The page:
US STOCKS-Wall St trims gains as support mounts for U.S. action against Syria
* Obama to seek congressional authorization for Syria action
* Verizon and Microsoft fall after announcing major deals
* ISM Manufacturing index comes in ahead of expectations
* Indexes up: Dow 0.11 pct, S&P 0.43 pct, Nasdaq 0.68 pct
NEW YORK, Sept 3 (Reuters) - U.S. stocks advanced on Tuesday after U.S. President Barack Obama decided to seek congressional authorization before taking military action against Syria, a move that was likely to shelve any strike for at least several days.
Indexes pared initial gains, however, after comments from several congressional leaders indicated support for Obama.
Obama, during a meeting with congressional leaders at the White House, called for a prompt vote on Capitol Hill and reiterated that the U.S. plan would be limited in scope and not repeat the long U.S. wars in Iraq and Afghanistan.
Both John Boehner, the Republican speaker of the U.S. House of Representatives, and Eric Cantor, the House Republican majority leader, said they would support President Barack Obama's call for military action in Syria. Boehner urged his colleagues in Congress to do the same.
Nancy Pelosi, Democratic leader in the House of Representatives, said she believes Congress will support a resolution authorizing the use of U.S. military force against Syria.
"It's going to go up and down based on the expectations of when it is going to happen, but something is going to happen," said Uri Landesman, President at Platinum Partners in New York.
"You will see it trade down into the speculation and then once it actually happens, assuming it's not too big, you'll see a rally. Sell into the news, buy on the news, essentially."
Equities have recently been pressured by the prospect of a Western strike against Syria after chemical weapons were used to kill civilians, sending the S&P down 1.8 percent last week.
Congress returns from its summer recess on Sept. 9, and any vote to authorize a strike will come after that.
U.S. crude futures edged up 0.3 percent. Oil spiked 2.5 percent in August, largely driven by concerns that military action in the Middle East would disrupt crude supplies.
The Dow Jones industrial average rose 17.01 points or 0.11 percent, to 14,827.32, the S&P 500 gained 6.95 points or 0.43 percent, to 1,639.92 and the Nasdaq Composite added 24.317 points or 0.68 percent, to 3,614.185.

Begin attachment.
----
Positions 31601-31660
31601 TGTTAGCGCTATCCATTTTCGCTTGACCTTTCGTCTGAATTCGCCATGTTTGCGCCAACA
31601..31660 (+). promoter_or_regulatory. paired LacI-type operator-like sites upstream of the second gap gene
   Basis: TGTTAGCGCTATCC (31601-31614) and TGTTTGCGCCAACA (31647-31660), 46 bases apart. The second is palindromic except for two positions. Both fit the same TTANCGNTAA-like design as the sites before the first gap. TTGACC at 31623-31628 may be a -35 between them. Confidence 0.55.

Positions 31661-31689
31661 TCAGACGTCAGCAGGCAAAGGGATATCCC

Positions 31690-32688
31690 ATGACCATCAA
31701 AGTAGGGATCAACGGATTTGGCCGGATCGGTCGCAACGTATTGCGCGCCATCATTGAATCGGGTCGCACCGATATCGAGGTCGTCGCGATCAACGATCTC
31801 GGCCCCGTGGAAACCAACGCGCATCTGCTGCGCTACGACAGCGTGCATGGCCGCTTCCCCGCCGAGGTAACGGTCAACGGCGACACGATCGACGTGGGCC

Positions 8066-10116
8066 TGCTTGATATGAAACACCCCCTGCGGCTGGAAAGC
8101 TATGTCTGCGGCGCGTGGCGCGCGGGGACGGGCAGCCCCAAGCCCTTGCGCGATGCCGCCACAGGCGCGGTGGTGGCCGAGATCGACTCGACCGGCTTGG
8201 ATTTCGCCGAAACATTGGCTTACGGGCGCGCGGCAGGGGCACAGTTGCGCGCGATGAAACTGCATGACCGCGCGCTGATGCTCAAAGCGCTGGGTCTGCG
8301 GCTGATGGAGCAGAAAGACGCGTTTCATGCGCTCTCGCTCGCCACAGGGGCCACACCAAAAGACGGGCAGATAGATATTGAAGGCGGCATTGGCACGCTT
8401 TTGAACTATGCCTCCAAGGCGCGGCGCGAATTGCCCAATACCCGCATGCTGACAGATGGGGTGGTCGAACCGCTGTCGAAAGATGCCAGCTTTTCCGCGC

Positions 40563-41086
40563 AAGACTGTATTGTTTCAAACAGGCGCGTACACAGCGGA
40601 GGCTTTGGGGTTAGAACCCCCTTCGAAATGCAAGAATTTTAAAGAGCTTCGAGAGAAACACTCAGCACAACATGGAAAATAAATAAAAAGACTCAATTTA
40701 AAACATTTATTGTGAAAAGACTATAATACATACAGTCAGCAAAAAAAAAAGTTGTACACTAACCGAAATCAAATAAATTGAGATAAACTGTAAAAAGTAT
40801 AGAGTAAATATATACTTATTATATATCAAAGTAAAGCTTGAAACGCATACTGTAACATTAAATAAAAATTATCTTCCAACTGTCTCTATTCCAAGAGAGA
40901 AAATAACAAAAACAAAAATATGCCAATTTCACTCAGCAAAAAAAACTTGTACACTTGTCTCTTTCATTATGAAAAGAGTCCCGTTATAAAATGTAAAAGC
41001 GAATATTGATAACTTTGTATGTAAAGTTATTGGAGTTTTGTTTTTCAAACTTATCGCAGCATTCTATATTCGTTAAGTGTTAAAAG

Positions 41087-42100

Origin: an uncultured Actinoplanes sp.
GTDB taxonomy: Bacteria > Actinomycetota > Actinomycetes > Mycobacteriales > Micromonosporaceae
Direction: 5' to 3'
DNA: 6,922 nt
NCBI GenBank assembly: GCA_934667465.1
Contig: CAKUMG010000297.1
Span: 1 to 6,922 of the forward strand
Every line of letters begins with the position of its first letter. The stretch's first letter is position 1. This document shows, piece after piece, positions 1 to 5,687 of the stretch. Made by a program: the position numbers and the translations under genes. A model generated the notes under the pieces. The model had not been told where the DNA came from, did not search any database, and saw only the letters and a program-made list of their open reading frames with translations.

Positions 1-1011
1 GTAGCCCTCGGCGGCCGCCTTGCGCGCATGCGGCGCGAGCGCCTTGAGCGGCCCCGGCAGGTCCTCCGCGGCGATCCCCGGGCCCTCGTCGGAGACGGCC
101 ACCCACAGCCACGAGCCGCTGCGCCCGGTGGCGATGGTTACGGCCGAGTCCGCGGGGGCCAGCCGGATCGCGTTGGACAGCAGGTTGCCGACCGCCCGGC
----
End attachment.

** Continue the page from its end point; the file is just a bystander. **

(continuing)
Verizon Communications agreed on Monday to pay $130 billion to buy Vodafone Group out of its U.S. wireless business, bringing an end to an often tense 14-year marriage. Verizon lost 2.7 percent to $46.10 while U.S. shares of Vodafone were flat at $31.45.
Nokia Corp agreed to sell its handset business to Microsoft Corp for $7.2 billion, sending its U.S. shares up 29.2 percent to $5.04 on record volume. Microsoft fell 6 percent to $31.40 as the biggest drag on the Dow.
In the latest economic data, the Institute for Supply Management's August manufacturing index came in at 55.7, above expectations for a reading of 54. July construction spending rose 0.6 percent, twice the rate that had been expected.
In addition, financial data firm Markit said while its final U.S. Manufacturing Purchasing Managers Index eased to 53.1 from July's reading of 53.7, a pickup in new orders and a drop in inventories pointed to faster growth ahead.
In the S&P, investors were watching the 100-day moving average at 1,639.42, which the index has been unable to close above since Aug. 26. Holding over that level would be a positive sign of near-term momentum.
CBS Corp on Monday reached an agreement with Time Warner Cable Inc to end a month-long blackout of its stations in New York, Los Angeles and Dallas. Financial terms of the deal were not disclosed. Shares of CBS rose 4 percent to $53.16 while Time Warner Cable added 1.6 percent to $109.02.